Sexual assault is so prevalent that even an MTHS student, remaining anonymous, has experienced sexual violence.

“I was 10 years old, I was being watched by my parents’ so-called friend and to make things short, he inappropriately touched me and showed me sexually explicit material. But since I was so young, I was confused. I knew something was wrong, but I didn’t realize the [gravity] of the problem until years later and couldn’t do anything,” they said.
Though the #MeToo movement has helped many women and men express their struggles with sexual harassment and assault, there is backlash to the movement. Many activists are worried about the movement going “off the rail” with false accusations.

“With big events, there’s bound to be copycats but I believe the majority of them are valid but are very hard to prove,” Nelson said.

In The Atlantic, Tina Dupuy wrote “I Believe Franken’s Accusers Because He Groped Me, Too”, and she claimed that she was groped by Senator Al Franken in 2009 while they posed for a photo.

“We posed for the shot. He immediately put his hand on my waist, grabbing a handful of flesh. I froze. Then he squeezed. At least twice,” Dupuy claimed.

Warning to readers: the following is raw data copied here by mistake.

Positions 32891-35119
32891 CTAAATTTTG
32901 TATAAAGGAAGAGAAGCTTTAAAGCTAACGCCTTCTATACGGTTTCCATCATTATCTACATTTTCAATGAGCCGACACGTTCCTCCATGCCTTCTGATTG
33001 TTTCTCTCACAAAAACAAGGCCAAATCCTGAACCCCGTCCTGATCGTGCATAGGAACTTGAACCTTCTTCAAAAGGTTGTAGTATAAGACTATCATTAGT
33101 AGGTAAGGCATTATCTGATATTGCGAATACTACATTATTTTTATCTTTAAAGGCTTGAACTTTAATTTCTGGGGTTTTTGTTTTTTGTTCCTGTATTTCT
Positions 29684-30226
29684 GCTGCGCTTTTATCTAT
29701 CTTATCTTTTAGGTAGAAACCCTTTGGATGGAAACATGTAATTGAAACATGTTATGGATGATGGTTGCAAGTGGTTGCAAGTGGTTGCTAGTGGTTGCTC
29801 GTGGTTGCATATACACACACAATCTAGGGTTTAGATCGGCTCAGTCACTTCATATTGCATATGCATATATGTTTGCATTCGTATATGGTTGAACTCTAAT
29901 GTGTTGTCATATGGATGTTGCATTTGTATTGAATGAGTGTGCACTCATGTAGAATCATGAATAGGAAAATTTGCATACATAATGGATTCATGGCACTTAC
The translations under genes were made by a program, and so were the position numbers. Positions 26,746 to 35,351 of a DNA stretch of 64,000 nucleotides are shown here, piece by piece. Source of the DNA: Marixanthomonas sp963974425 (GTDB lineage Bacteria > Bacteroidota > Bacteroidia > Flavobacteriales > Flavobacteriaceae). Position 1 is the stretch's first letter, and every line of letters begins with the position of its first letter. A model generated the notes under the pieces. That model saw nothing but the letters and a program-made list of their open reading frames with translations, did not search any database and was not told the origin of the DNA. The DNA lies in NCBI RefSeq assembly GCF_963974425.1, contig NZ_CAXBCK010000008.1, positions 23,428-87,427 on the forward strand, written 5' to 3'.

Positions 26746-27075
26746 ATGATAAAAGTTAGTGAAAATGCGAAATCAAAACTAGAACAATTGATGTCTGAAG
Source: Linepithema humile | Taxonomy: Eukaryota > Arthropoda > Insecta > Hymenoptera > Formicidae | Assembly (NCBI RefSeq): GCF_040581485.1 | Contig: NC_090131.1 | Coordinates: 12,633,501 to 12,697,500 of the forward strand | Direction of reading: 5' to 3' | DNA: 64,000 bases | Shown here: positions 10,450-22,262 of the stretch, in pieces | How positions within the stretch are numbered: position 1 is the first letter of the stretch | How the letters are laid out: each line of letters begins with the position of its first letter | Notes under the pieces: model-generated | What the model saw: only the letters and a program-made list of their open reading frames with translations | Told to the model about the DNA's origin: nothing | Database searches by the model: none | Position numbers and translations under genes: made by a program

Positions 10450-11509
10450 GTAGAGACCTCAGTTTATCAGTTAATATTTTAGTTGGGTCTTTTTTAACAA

This accusation received mixed reactions causing many people to turn to Twitter to articulate their views.

“The #MeToo movement has been truly remarkable. Assaulters, harassers, rapists, and pigs in general being exposed and ostracized. But we can’t let people like #Dupuy undermine this cause and delegitimize this movement”, Carl Schwartz tweeted.

Many people think this accusation does not count as sexual assault. In one tweet, Christie Chappell expressed that the touching of the waist is not sexual harassment. Chappell believed that Dupuy’s accusation reduced the meaning of what classifies as assault, especially to the victims that go through it. Chappell also used #StandWithFranken along with many others to stand against Dupuy’s accusation until there is definite proof.